Rutgers studies genetic link to military suicides

Posted: May 27, 2012

Rutgers University will study the genetic makeup of soldiers at risk for suicide or psychological issues, thanks in part to a national grant that the school has received.

The Rutgers Cell and DNA Repository was awarded $2.4 million by the Henry M. Jackson Foundation for the Advancement of Military Medicine to conduct the study, which is part of the Army STARRS (Study to Assess Risk and Resilience in Servicemembers) initiative. Army STARRS will survey 55,000 active-duty soldiers though June 2014. It is the largest study of military personnel of its kind.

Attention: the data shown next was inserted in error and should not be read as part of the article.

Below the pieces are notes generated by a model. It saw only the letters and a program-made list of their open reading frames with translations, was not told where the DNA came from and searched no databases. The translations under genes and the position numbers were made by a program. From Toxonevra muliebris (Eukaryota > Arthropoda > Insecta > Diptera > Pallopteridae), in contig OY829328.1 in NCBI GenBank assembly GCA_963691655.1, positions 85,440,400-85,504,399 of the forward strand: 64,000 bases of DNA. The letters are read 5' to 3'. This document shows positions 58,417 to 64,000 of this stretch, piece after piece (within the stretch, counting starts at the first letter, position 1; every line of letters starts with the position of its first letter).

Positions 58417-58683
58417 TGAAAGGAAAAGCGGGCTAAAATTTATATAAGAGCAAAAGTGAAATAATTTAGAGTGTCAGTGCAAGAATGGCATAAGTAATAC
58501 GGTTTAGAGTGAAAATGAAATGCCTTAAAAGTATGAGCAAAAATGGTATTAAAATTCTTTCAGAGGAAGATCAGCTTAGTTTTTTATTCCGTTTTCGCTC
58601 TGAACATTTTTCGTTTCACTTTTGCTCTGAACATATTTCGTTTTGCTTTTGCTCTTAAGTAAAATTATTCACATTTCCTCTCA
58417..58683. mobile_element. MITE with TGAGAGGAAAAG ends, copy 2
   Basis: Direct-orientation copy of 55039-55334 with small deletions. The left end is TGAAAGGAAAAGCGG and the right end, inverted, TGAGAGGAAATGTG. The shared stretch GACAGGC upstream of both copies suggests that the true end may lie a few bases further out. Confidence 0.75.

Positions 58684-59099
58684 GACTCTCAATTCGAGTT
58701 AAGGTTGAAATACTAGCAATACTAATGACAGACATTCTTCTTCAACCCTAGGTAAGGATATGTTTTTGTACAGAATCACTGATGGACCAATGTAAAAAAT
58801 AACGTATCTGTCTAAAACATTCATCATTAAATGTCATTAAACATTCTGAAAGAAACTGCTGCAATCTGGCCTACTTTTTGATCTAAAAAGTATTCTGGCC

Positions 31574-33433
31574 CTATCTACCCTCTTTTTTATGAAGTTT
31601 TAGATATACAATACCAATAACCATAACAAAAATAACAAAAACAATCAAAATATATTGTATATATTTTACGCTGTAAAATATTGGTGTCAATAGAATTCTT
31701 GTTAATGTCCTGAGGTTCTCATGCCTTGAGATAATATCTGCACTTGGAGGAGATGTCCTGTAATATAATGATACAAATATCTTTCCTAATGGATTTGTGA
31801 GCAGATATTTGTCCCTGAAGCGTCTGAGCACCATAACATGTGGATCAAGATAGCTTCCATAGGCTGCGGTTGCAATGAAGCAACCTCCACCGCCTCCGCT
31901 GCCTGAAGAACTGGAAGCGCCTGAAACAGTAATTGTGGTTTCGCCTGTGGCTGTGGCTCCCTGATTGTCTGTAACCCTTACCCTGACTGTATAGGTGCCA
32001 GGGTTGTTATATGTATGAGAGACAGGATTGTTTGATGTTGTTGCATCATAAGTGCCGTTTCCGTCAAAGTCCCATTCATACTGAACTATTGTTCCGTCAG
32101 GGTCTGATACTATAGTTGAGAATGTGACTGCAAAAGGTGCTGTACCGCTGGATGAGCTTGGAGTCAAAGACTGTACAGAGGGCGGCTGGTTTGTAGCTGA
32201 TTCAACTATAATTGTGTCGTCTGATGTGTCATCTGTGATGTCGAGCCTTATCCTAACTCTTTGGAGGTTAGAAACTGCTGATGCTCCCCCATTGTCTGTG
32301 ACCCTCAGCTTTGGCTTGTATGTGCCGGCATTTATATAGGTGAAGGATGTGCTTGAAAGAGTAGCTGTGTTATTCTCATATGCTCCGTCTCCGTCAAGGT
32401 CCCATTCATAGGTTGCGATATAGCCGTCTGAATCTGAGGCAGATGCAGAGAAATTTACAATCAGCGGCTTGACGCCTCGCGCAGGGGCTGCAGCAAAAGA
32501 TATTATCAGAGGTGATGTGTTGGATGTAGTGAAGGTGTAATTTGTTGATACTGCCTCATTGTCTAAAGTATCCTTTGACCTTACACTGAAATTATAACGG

Blood samples have been sent to the Rutgers repository, the largest university-based one in the world providing analyzing services for DNA, RNA, cell lines, and genetics, the university said.

Rutgers officials hope the research will help determine whether there is a genetic predisposition to mental-health disorders and why some soldiers are at risk for suicide and post-traumatic stress disorder while others are more resilient. The suicide rate of active-duty military increased 80 percent between 2004 and 2008, according to a study by the U.S. Army Public Health Command.

   - Angelo Fichera

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